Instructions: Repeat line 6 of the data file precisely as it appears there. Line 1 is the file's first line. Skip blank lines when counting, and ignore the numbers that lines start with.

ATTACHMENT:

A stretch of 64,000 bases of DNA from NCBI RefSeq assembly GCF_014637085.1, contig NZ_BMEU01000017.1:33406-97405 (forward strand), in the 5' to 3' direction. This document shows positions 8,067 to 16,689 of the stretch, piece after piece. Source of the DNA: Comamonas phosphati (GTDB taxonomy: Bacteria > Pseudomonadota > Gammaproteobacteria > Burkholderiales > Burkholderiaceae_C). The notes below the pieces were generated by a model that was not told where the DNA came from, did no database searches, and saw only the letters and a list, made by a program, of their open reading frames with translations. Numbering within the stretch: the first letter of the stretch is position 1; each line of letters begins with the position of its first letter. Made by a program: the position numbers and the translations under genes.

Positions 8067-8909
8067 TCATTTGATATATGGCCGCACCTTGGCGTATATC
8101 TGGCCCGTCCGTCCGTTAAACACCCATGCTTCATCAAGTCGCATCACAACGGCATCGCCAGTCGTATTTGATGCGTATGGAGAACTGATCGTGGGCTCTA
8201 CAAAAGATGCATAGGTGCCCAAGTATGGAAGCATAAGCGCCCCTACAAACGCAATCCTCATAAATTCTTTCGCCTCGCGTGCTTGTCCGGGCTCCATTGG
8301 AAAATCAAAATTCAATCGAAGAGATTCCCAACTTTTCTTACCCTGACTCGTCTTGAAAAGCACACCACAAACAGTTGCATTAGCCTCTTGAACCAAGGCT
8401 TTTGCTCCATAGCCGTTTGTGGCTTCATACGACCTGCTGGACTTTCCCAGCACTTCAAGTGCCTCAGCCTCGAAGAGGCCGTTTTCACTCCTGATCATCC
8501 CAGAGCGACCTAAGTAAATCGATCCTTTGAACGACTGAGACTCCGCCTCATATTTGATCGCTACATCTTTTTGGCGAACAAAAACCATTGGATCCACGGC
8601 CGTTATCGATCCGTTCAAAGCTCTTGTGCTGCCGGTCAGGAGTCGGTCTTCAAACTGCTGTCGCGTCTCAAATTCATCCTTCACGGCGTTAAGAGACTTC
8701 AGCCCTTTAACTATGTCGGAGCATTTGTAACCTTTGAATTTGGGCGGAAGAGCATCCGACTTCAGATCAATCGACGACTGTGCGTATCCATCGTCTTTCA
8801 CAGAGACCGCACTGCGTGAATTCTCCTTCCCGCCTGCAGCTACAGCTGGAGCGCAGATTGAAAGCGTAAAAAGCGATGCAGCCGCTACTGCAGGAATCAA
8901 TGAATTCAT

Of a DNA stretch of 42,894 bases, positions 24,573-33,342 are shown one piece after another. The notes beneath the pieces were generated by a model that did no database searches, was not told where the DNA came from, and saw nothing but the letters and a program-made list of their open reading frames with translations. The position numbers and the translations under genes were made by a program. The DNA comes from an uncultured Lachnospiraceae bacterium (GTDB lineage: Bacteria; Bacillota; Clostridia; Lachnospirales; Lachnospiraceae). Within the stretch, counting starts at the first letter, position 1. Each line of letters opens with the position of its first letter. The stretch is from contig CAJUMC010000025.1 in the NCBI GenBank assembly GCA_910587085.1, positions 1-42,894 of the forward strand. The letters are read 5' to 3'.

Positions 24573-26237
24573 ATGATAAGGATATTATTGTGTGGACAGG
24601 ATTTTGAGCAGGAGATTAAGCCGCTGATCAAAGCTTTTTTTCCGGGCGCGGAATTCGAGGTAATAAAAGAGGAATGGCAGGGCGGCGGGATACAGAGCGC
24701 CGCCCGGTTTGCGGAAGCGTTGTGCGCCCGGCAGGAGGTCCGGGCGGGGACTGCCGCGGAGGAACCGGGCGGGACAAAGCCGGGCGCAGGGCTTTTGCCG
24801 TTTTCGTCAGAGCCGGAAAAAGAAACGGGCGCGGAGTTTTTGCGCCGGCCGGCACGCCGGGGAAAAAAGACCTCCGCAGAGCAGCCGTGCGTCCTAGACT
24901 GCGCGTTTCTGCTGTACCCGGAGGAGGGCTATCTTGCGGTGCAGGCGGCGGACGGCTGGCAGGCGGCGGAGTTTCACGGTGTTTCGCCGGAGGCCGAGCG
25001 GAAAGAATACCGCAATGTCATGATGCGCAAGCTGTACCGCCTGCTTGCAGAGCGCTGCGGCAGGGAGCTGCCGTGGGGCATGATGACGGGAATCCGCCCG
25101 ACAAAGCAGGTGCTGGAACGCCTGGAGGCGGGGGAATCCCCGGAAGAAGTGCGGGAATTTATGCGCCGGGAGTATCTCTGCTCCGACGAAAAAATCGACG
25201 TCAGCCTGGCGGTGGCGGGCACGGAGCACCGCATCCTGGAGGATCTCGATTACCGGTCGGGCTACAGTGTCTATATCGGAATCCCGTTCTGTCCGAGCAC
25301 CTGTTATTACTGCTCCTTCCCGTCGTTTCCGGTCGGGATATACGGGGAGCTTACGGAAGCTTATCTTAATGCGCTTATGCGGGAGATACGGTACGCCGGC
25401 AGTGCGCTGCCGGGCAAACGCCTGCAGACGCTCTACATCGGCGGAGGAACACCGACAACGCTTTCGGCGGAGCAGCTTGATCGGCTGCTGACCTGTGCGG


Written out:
8301 AAAATCAAAATTCAATCGAAGAGATTCCCAACTTTTCTTACCCTGACTCGTCTTGAAAAGCACACCACAAACAGTTGCATTAGCCTCTTGAACCAAGGCT